There’s little denying that big data has become one of the business world’s favourite buzz-words. As information technology advances and more and more data becomes available, individuals and organisations have new opportunities to drive business transformation.
“An enormous amount of data is available today,” says Eddie Short, head of data and analytics at KPMG in the UK. “Social media and governments are posting more and more of their data online. In the UK you have data.gov.uk alongside universities, academics and industry bodies that are publishing more content. Today, there are five billion internet-connected devices in the world; by 2020,that number will rise to 20 billion. Anything that can be connected to the internet is being connected.”
Of course, not all that data is useful. One of the main challenges facing today’s businesses is the amount of redundant, irrelevant and noisy content out there on the web. Finding your way through this data can be daunting.
“It’s about finding multiple needles, but in a haystack of haystacks,” Short says.
The data arms race
Duplication and noise aren’t the only things worrying organisations. The amount of relevant content can be equally daunting for your everyday business suddenly presented with mountains of pertinent information.
“Many organisations have spent a great deal of money on data warehouses and customer data management systems,” Short says. “Now they see there is a lot more they can find out about their clients, customers and suppliers online. It’s about how you capitalise on that, how you leverage what’s still within your organisation as opposed to just drowning in it.”
The competition to collect and exploit big data has never been greater. Organisations that have been able to use this, have, in many cases, overtaken traditional market leaders. The pressure to respond has lead to an environment Short has called a ‘data arms race’.
“Many of the most successful retailers pride themselves on their CRM systems and are typically backed by very powerful data warehouses,” Short says. “But they have been feeling the heat from online retailers such as Google, Facebook and Amazon, which have more customers and can exploit data from all over the globe. The only thing you can be certain of is that doing nothing is not an option. You have to up the ante to win market share. It’s a data arms race.”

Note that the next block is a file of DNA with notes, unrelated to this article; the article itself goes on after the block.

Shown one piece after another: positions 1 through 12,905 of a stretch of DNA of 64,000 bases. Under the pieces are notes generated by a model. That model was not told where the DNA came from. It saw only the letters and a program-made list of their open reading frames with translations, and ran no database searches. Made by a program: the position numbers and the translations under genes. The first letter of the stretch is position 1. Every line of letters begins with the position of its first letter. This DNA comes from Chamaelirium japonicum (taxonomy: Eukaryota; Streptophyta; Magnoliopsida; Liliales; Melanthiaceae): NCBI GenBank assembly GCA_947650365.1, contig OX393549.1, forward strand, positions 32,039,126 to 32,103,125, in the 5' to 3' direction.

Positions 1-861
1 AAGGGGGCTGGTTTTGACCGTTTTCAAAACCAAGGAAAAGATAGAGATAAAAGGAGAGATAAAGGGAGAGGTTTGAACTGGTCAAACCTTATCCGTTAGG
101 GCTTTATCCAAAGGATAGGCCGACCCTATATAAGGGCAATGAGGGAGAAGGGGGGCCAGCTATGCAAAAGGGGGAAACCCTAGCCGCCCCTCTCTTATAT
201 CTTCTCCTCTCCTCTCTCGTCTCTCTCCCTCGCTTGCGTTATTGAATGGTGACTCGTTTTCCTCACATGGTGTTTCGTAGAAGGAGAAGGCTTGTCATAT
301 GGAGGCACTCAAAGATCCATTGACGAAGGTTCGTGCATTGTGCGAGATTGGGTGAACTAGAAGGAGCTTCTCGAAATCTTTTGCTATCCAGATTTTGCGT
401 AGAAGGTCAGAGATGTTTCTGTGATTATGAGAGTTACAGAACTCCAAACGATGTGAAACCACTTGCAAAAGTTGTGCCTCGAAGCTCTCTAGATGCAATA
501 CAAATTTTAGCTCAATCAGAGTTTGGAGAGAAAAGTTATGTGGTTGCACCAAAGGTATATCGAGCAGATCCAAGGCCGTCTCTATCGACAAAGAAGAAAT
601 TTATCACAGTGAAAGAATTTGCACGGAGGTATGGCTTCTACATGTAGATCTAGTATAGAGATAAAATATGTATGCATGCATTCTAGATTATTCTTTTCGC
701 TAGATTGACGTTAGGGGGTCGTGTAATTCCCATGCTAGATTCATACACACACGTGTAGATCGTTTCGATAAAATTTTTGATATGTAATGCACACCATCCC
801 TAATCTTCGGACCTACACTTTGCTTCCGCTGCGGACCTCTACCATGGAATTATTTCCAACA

Cloud data and analytics
One of the best ways of getting value from data is using cloud technology to enable its analysis. The two are closely linked, according to Short – one having evolved from the other.
“A lot of big data is synonymous with the cloud,” he says. “If you look at where a lot of cloud technology has developed – for example, Amazon web Services – it’s from angling and managing huge amounts of data online. They’ve created the technology to handle millions of customer interactions and then mine that data in real time to improve the propositions that they are offering you.
“Of course there are difficulties. Organisations have spent over 20 years trying to control a significant amount of data internally – that’s been central to the way they behave – so they aren’t always ready to let that go.”
Having data in the cloud is one thing, but knowing what to do with it is another thing entirely. For Short and KPMG in the UK, the key is the link between data and analytics.
“There’s an explicit connection,” Short says. “It’s about having the analytical power not just to look at data in terms of what it’s saying in terms of trends and patterns, but also to identify much more predictive correlations and opportunities. Today’s organisations have large amounts of data – and with the right analytics, models and algorithms they can leverage that data and move forward.”
This article represents the views of the author only, and does not necessarily represent the views or professional advice of KPMG in the UK.